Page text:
“All changes made to an environment must be approved by managers.”
“Applications can be updated only during predefined times.”
Familiar statements … right? You might be wondering why I mentioned testing explicitly at the title. In fact, testing is implicitly included in all steps. Security audit is also just one kind of testing. Tester(s) are quite often the ones who get the blame if applications can’t go live due to the detection of bugs. So it’s preventing “everything nice”.
Luckily, there are some companies that think differently. In those companies it’s enough that the code is in version control and automated tests pass to install new version to production. Without any human intervention. Also improvements or fixes for the application can be made quicker. It’s enough to notice something that needs to be changed (improvement, error) in the application and tell that to product team. The feature can be fixed or implemented to production much faster than most people can expect.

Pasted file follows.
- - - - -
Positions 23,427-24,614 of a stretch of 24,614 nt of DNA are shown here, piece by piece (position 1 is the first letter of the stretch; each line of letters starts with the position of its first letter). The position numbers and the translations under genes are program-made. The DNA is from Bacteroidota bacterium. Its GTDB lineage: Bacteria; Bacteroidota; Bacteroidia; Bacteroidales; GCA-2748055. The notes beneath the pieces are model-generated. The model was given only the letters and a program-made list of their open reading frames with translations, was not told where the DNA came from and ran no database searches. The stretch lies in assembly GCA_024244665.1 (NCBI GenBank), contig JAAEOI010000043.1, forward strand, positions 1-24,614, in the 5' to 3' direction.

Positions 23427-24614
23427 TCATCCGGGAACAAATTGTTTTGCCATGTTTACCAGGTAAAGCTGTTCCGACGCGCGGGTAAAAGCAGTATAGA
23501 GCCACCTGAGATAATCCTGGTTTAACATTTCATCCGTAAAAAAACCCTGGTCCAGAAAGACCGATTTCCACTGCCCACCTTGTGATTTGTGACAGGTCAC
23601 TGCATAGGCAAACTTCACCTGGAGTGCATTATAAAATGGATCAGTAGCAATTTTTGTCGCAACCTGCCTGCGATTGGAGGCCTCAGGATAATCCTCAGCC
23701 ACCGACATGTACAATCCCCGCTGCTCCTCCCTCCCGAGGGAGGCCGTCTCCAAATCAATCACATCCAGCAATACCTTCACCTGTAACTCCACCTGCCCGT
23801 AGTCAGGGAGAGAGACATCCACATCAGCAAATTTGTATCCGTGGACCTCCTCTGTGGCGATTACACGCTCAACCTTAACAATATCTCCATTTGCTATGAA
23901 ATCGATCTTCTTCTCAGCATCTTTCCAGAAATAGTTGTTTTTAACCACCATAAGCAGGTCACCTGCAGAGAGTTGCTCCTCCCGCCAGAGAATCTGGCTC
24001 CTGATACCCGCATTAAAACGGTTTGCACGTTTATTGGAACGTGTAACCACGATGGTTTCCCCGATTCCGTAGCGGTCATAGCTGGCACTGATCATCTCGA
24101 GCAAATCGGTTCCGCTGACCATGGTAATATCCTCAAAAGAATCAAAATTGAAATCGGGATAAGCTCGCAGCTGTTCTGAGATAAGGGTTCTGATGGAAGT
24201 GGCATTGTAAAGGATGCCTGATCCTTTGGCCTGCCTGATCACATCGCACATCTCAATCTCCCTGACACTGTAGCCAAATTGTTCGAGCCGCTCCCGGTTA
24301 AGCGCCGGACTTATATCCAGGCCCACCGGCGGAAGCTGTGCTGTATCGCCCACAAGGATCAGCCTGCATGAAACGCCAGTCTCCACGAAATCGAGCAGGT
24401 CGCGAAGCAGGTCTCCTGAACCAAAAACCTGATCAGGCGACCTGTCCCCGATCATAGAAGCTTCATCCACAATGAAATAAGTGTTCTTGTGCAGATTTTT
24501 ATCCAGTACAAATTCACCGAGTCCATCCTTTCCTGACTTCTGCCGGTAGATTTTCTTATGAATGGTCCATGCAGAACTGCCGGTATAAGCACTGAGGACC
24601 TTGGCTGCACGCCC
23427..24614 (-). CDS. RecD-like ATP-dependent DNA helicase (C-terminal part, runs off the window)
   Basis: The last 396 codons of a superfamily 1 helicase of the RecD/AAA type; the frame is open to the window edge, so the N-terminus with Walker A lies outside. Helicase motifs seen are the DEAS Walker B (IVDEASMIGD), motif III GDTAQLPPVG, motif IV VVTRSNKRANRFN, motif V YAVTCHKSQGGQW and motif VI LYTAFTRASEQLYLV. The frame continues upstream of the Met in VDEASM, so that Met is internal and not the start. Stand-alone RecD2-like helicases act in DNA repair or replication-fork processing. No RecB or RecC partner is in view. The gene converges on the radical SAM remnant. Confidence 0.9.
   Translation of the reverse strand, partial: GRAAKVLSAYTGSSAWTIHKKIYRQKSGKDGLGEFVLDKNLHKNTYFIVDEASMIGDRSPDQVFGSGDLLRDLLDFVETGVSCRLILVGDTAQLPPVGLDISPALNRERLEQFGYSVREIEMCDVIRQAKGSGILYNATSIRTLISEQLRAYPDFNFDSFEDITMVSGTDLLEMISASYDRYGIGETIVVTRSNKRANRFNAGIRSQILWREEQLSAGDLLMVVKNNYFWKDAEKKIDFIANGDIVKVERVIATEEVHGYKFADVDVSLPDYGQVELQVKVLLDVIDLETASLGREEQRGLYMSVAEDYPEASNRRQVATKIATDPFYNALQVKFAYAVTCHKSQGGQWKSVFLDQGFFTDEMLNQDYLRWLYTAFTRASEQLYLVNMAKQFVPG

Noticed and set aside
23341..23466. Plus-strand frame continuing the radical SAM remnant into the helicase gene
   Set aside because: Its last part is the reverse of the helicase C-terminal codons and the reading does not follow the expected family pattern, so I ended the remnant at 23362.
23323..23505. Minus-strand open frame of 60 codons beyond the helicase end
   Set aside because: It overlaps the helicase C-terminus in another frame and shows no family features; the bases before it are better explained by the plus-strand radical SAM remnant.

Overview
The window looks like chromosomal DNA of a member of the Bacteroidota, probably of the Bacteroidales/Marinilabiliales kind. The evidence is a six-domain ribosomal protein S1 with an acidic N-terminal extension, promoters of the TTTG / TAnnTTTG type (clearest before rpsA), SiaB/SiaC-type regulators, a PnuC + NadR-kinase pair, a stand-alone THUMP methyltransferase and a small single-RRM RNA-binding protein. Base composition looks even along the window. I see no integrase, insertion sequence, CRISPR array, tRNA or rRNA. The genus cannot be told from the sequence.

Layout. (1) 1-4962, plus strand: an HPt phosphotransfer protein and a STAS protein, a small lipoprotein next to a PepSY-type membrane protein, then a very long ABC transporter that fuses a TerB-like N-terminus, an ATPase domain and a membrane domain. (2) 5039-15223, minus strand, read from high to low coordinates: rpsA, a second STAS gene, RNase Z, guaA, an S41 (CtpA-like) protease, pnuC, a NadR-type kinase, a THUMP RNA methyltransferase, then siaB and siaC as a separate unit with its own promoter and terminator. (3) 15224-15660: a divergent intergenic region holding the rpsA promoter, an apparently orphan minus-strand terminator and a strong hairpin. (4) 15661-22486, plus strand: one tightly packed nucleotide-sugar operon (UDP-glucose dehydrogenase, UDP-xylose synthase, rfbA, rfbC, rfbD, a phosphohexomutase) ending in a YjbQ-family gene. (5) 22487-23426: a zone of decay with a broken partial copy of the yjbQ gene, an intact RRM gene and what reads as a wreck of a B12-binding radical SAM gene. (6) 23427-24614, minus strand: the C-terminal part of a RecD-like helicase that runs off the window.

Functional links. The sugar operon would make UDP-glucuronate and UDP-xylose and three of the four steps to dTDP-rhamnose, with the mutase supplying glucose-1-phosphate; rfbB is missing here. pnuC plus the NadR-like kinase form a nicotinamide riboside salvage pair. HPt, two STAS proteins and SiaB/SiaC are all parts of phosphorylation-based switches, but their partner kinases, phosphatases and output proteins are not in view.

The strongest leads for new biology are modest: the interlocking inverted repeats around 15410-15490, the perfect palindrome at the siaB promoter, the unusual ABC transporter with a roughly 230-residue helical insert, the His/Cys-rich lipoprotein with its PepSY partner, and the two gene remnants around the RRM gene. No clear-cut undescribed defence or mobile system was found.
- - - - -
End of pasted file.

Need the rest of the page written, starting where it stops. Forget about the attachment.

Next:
So, the good part is that we clearly see quick fixes and new features. This can be also seen as a problem. So first thing to do is to trust each other. E.g. that developers do not make mindless implementations, and are able to fix things successfully. And also that business people can make decisions, without getting approvals from some steering groups or committees.
So, in a nutshell:
- Trust people and let them do things that they’re good at
- Trust that people are doing things the correct way and verifying that the results of their work, works.
- Help people by removing obstacles instead of creating those.
- Use time for doing things, not for building (manual) safety nets.
All this is part of DevOps, so why not to try that yourselves?